"Gravity is completely different from the other forces described by the standard model," said Mark Jackson, a theoretical physicist at Fermilab in Illinois. "When you do some calculations about small gravitational interactions, you get stupid answers. The math simply doesn't work."
5. Where is the Rest of the Universe?
It stinks when try to study something and most of it isn't there. So it is with the universe.
"I call it the dark side of the universe," said Michael Turner, a cosmologist at the University of Chicago, referring to the great mysteries of dark matter and dark energy.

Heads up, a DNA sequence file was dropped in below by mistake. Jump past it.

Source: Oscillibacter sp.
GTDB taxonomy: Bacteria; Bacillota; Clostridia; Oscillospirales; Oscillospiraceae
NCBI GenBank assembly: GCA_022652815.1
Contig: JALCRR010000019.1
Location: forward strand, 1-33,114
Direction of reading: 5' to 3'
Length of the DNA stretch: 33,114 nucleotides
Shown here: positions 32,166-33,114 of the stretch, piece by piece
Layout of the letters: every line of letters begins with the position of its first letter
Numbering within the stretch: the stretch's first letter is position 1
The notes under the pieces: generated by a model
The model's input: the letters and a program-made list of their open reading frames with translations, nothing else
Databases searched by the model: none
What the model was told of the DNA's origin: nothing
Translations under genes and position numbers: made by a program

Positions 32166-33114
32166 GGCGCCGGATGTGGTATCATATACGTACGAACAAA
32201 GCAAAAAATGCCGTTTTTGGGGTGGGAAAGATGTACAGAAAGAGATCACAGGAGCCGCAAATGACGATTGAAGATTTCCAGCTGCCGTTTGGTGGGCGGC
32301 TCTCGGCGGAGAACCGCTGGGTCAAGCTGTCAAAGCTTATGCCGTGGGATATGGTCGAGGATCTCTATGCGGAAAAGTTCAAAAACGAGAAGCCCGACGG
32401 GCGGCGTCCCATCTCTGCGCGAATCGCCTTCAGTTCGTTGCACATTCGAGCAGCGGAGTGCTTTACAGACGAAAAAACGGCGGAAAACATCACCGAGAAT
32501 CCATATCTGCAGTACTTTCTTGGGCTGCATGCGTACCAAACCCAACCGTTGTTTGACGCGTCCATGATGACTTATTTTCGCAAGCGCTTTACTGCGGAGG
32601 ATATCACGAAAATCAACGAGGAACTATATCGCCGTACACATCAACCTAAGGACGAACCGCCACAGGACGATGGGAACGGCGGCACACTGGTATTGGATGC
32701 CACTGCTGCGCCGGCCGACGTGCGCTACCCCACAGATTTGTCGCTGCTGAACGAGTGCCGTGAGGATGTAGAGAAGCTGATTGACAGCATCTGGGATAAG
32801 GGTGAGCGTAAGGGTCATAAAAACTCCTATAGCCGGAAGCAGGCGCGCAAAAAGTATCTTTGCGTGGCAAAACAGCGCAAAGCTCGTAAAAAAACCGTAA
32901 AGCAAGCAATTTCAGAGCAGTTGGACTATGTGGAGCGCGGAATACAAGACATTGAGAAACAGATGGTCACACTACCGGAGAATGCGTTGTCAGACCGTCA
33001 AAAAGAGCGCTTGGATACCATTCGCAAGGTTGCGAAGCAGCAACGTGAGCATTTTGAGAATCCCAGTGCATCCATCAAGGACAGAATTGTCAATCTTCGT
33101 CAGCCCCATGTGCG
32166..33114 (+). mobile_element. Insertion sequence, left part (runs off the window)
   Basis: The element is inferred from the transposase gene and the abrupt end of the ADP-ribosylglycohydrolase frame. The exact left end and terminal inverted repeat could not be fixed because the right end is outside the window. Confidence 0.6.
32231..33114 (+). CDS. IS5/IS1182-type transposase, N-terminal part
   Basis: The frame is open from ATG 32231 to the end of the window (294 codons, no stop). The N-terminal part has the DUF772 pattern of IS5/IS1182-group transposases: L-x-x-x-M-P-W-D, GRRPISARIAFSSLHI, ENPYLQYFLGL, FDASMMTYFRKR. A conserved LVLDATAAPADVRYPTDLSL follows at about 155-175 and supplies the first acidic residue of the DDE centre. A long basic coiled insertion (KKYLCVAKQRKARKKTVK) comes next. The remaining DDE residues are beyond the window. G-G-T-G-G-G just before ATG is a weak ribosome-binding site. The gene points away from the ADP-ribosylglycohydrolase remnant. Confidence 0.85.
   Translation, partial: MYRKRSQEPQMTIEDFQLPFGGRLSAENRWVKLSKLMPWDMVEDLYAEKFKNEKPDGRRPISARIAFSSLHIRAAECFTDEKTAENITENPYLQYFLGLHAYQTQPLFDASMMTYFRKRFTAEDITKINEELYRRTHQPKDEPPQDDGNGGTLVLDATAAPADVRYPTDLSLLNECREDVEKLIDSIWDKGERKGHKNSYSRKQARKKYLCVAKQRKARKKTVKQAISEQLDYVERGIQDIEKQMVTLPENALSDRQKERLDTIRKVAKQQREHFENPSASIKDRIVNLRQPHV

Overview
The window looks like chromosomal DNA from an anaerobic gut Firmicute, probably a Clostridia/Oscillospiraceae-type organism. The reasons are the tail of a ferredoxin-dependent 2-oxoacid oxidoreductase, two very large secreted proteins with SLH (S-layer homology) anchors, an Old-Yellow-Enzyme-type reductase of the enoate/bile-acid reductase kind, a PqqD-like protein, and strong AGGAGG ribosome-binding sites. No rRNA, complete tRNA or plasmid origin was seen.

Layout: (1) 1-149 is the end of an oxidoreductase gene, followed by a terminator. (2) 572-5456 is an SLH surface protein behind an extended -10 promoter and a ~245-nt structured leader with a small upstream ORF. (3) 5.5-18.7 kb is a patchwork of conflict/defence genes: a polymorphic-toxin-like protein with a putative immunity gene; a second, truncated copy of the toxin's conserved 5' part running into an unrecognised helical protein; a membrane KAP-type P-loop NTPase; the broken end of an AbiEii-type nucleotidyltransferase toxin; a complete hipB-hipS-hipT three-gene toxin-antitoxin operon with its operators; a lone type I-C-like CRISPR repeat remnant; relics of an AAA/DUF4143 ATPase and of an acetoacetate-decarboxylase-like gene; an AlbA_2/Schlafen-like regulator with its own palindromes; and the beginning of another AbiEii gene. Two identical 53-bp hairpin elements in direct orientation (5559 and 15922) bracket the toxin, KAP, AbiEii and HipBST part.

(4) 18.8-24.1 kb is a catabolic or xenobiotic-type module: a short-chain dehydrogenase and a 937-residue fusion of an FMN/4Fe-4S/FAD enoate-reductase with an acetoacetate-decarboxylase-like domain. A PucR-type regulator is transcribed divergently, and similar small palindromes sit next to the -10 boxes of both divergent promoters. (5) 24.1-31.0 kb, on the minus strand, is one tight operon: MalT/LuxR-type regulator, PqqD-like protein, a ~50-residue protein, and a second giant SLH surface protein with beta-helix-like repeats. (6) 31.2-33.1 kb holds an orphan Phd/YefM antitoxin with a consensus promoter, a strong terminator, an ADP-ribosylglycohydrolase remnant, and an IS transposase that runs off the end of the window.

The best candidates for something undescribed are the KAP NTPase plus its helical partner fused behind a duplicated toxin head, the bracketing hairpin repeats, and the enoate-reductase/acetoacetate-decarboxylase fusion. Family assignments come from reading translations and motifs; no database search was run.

In fact, only 4 percent of the matter and energy in the universe has been found. The other 96 percent remains elusive, but scientists are looking in the farthest reaches of space and deepest depths of Earth to solve the two dark riddles.
6. How Does the Brain Work?
Some readers argued that we have a good handle on this. Well, sure, a lot more is known than was the case just a few decades ago. But with billions of neurons, each with thousands of connections, this is a tough nut to crack.
"We all think we understand the brain--at least our own--through our experiences. But our own subjective experience is a very poor guide to how the brain works," said Scott Huettel of the Center for Cognitive Neuroscience at Duke University.